In 2012 my predecessor, County Executive Tari Moore, adopted a growth tier map proposal as required by the Sustainable Growth and Agricultural Preservation Act of 2012 (SB 236) passed by the General Assembly and signed into law by then-Gov. Martin O'Malley. This version was formally adopted by the County Council four years later, in December 2016. As the current county executive, elected in November of 2016, I was cognizant that my predecessor did not intend for the current map to be a permanent solution. Under the constraints of time, she knew this needed more study. As a result, I created a Tier Map Advisory Committee that was charged with preparing a new tier map to replace the one adopted in 2012. That committee recently concluded its duties and recommended that the 2012 map remain in full force and effect since it protects property rights and safeguards our comprehensive plan.
A dispassionate and objective reading of SB 236 leads to the inescapable conclusion that the purported goal of environmental protection underlying the legislation is to control growth. Former Governor O'Malley, whose administration is responsible for the codification of this debacle, acknowledged as much in an interview with "The Atlantic Cities" when he stated that, as a result of smart growth, higher densities will be realized in the Baltimore Washington mega-region, stating: "We have to accommodate the population growth somewhere. We're all going to have to become more comfortable with higher density and making decisions that foster higher density and promote and improve quality of life in our city centers."
This dismissive attitude toward the land use policies of rural jurisdictions has been far too often displayed in Annapolis. Cecil County spent two years working on our current comprehensive plan. This effort involved a great deal of work by 41 individuals from the local community, representing a diversity of opinions and viewpoints on all matters related to land use. One cannot help feeling insulted when the state of Maryland passes legislation that abrogates local efforts and prerogatives regarding land use. After all, are we citizens of the county not intelligent enough to determine the best course of action to follow regarding future development?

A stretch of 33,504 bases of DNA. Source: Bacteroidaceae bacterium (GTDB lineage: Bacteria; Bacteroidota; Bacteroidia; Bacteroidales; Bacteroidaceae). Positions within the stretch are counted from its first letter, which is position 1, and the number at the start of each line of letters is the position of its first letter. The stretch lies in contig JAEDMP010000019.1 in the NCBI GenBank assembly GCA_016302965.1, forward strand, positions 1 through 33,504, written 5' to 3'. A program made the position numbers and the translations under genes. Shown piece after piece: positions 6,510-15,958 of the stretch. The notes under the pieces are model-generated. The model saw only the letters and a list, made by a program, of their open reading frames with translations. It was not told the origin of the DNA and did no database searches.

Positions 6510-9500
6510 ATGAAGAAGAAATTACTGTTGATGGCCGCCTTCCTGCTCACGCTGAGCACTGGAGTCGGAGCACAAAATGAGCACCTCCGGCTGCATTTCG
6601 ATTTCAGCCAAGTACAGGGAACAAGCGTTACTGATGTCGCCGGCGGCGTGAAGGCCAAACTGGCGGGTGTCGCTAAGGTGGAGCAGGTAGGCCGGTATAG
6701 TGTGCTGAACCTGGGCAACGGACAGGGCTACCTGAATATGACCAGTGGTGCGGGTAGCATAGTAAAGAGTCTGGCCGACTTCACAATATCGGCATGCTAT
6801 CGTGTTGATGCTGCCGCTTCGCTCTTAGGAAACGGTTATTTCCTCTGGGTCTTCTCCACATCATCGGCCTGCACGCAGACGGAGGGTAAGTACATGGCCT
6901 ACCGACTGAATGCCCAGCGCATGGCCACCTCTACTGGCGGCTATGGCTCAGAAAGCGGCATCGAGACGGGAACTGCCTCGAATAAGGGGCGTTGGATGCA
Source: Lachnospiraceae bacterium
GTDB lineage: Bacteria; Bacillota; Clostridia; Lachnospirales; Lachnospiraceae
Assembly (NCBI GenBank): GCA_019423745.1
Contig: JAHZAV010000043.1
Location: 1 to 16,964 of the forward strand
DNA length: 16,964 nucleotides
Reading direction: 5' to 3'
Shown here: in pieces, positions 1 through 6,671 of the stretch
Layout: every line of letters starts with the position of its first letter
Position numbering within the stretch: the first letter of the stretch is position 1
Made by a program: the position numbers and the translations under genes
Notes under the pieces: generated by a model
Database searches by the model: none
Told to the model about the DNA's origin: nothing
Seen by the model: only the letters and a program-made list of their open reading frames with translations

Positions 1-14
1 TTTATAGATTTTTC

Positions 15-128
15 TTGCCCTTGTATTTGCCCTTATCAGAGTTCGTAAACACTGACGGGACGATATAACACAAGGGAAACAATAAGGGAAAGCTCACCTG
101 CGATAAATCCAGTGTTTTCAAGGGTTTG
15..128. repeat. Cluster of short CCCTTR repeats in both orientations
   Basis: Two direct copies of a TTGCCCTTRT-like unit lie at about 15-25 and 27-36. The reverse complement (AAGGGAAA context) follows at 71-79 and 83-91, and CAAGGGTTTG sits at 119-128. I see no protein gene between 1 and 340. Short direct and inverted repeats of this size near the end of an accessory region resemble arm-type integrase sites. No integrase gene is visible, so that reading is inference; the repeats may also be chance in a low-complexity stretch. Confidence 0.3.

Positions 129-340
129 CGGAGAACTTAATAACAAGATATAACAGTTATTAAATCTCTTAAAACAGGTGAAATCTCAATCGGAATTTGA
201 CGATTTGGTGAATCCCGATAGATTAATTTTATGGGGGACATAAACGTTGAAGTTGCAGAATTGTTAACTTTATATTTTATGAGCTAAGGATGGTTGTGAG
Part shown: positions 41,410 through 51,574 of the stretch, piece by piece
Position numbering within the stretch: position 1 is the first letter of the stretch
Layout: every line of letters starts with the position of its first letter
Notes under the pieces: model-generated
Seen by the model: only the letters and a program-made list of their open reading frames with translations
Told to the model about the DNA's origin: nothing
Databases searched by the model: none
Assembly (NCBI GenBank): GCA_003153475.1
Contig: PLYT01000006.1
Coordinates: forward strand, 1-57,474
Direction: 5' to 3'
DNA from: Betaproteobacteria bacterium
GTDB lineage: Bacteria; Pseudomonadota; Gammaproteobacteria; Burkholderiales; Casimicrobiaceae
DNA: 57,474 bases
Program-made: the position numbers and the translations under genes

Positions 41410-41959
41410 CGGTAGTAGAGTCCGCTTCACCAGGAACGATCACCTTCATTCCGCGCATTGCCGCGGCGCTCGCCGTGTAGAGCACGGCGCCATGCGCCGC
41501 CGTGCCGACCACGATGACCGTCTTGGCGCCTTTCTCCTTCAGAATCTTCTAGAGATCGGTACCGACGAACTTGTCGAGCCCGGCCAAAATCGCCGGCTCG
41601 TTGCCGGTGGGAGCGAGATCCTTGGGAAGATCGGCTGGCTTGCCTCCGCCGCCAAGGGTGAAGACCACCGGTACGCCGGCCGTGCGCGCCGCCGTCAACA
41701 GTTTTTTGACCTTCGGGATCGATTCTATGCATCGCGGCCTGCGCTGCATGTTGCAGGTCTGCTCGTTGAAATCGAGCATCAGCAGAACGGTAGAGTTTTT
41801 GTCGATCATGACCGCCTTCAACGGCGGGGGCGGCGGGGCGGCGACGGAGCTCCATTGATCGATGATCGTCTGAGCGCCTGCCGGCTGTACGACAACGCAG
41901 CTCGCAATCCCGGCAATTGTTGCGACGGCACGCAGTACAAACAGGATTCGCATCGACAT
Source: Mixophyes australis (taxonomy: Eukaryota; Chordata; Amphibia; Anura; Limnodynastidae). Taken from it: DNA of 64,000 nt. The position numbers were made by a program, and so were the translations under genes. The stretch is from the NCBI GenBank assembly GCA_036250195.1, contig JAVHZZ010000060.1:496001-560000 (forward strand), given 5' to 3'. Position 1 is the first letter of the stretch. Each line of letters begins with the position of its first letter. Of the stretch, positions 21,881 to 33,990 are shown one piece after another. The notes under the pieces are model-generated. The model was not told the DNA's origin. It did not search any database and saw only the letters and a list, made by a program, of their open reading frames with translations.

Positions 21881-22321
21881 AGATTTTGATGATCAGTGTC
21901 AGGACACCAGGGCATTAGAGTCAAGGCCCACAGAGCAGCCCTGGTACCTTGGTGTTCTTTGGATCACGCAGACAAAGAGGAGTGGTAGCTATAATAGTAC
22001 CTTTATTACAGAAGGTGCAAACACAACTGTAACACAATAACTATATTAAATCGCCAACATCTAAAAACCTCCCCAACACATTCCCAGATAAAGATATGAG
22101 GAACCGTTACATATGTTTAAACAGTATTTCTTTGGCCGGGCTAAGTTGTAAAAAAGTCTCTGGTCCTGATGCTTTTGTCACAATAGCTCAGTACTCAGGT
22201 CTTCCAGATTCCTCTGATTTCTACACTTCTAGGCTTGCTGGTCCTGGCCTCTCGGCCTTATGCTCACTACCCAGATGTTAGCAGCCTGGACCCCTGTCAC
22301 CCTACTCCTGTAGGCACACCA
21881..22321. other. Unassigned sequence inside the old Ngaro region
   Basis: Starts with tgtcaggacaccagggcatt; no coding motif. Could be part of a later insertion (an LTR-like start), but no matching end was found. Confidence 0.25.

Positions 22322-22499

In addition to supporting the economic viability of farming, residential development at appropriate densities in the rural areas of our county is contemplated and recognized in our comprehensive plan. The five members of the Tier Map Advisory Committee are individuals who brought broad experience with local land use to the table. The committee members were objective and did not taint the review process with personal agendas or vendettas. The Tier Map Advisory Committee provided a recommendation that reflects what is best for all of the landowners in the county, in harmony with the goals and objectives of our local comprehensive plan. It is imperative that the local land owners retain the ability to decide what is best for themselves and their families, whether that is preservation, development, or just remaining as-is. Any expanded Tier 4 area could significantly impact all landowners included in that tier by reducing their property values through the elimination of subdivision potential. This could compromise the agricultural community's ability to remain viable by negatively affecting their ability to borrow and manage debt. Expansive taking of property rights such as an expanded Tier 4 should not be forced on the citizens of Cecil County by the state of Maryland.
In closing, my goal is to implement a common sense approach to growth that is aligned with state law. The essence of this land use philosophy is to provide a sustainable future for this county, with a viable agricultural community and undiminished land values. In our efforts to develop a successor tier map, and in our negotiations with the state, we must safeguard the protection of property rights and our comprehensive plan's goals and objectives. Anything short of this would be a disservice to the hardworking citizens of this County.
Alan J. McCarthy, Elkton
Alan J. McCarthy, Elkton
The writer, a Republican, is Cecil County executive.